Research in our group broadly seeks to develop tailor-made functional surfaces that can be used for understanding fundamental chemical processes at the molecular level. Research activities are at the intersection of materials, analytical and physical chemistry and the program offers opportunities for students and postdoctoral researchers with diverse backgrounds to perform interdisciplinary experimental research. Please check also the vacancies section for openings!


We are interested in a variety of subjects that have surfaces and interfaces as a common thread. We are currently focusing on three broad areas:


1)  Understanding the chemistry of combustion particulate matter via model surfaces


It has been observed that numerous important heterogeneous reactions occur at gas-carbon and liquid-carbon interfaces on carbon micro and nanoparticles originating from combustion processes (soot).  The use of model surfaces in order to understand complex heterogeneous chemistry of environmental relevance has been already applied to the study of aerosol chemistry, but suitable surfaces for simulating combustion carbonaceous aerosols (see figure) have remained elusive.

Despite the importance of combustion soot for establishing the extent to which our environment is perturbed by human activities, few studies on well defined surfaces have been utilised to investigate its chemistry. We would like to tackle this problem by developing model carbon materials whose composition, electronic structure and surface chemistry can be tailored to mimic different types of soot and then study heterogeneous reactions of environmental relevance.


2)  Novel nanoparticle based materials for pollutant remediation


The area of waste management and remediation technologies is a growing field due to the increasing level of industrial activities and the mounting global awareness of its effects on the environment. Nanomaterials hold the promise of providing new improved tools for waste management and pollution minimization. There are already a large number of examples of rapid and environmentally friendly applications of nanoparticles in pollutant remediation (e.g. TiO2, iron, etc.). However, most of these examples are successful at the laboratory scale whereas one of the great challenges in this research area is the deployment of these technologies in the field.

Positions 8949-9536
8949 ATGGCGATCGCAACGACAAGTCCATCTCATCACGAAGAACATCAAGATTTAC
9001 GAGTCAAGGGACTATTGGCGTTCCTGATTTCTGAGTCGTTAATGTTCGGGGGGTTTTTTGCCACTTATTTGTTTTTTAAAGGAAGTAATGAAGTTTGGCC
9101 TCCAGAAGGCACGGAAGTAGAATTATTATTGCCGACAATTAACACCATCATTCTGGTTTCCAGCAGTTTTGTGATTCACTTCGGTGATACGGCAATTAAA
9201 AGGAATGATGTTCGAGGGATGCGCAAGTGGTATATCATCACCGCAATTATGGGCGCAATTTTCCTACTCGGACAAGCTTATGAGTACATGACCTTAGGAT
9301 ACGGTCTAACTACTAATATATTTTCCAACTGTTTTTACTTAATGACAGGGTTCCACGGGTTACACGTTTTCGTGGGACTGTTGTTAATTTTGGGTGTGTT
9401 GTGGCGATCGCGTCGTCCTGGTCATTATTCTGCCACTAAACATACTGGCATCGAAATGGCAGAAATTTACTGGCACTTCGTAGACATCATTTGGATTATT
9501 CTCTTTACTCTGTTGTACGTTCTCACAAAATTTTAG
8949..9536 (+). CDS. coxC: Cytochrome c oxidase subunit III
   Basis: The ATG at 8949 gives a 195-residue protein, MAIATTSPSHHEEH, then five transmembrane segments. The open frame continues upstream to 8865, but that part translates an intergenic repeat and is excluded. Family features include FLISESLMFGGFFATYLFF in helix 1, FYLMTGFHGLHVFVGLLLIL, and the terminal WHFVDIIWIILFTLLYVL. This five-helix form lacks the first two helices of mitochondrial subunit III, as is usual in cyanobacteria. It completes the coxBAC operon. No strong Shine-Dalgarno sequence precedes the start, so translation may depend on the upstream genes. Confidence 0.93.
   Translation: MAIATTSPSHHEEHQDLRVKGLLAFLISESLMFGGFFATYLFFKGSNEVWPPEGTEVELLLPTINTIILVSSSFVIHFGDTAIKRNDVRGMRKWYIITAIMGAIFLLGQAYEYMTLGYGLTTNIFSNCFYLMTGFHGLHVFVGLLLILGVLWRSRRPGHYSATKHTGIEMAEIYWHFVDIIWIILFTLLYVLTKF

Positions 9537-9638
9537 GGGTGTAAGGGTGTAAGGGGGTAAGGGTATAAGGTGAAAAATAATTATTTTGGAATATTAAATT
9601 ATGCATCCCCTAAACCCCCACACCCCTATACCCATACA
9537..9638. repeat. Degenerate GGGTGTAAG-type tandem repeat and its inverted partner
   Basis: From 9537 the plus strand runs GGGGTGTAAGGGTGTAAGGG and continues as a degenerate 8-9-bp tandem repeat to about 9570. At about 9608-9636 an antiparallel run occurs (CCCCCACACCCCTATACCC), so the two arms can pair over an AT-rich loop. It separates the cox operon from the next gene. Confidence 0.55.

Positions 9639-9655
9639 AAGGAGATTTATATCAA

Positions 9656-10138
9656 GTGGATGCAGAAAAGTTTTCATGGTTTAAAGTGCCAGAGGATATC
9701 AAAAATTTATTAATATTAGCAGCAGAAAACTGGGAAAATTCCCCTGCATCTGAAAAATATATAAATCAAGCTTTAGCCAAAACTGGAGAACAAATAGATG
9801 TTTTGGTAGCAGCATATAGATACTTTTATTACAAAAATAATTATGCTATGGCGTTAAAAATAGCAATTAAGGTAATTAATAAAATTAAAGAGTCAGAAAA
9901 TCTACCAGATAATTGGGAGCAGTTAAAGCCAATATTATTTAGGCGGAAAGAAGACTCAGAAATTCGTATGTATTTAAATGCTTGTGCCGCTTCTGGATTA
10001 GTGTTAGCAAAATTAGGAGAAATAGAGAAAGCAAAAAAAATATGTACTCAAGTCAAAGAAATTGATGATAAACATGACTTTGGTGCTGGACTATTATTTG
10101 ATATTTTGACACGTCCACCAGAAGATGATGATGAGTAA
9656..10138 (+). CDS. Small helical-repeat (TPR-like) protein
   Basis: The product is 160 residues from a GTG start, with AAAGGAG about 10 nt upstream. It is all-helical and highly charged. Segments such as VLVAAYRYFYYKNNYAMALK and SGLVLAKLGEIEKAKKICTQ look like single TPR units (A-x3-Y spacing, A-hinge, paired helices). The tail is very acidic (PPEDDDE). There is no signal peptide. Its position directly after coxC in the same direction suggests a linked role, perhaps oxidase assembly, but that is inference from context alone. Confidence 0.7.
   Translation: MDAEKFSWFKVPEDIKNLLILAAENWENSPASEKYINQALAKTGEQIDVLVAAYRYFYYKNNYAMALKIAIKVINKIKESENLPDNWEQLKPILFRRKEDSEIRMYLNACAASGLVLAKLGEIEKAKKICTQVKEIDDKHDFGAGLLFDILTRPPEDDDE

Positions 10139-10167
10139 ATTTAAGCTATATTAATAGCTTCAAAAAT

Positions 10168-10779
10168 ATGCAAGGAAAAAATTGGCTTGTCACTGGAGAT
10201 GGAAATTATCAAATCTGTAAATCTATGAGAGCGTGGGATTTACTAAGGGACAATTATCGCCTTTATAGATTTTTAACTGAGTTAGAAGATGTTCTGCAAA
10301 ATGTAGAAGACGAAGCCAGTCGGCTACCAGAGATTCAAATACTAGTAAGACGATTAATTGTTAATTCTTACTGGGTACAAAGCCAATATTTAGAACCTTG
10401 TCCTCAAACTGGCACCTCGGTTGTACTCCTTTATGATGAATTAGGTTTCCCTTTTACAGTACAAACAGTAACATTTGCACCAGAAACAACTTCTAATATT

We want to leverage fundamental knowledge of surface chemistry and materials science in order to address this issue. Some of the projects we are developing involve a combination of materials synthesis, characterisation, kinetic and transport studies in order to understand how to deliver nanomaterials to polluted zones in a targeted fashion. Ultimately, we want to obtain materials whose interfacial interactions with different media (e.g. groundwater, soils, non-aqueous phases) are understood and can consequently be controlled in order to become effective remediation agents in the real world.


3)  Probing biorecognition processes with smart surfaces


We are interested in developing surface chemistries and detection approaches to understand and transduce biorecognition events.

Solid/organic interfaces that bear specific chemical functionalities can be used to both:

(a) control the presentation of small molecules to biomolecules such as proteins or nucleic acids, or to cells, in order to understand fundamental aspects of recognition events in biology (see figure);

(b) transduce a recognition event by taking advantage of the optical or electronic properties of the solid for biotechnology applications.


Please contact us if you want to know more about these projects!!!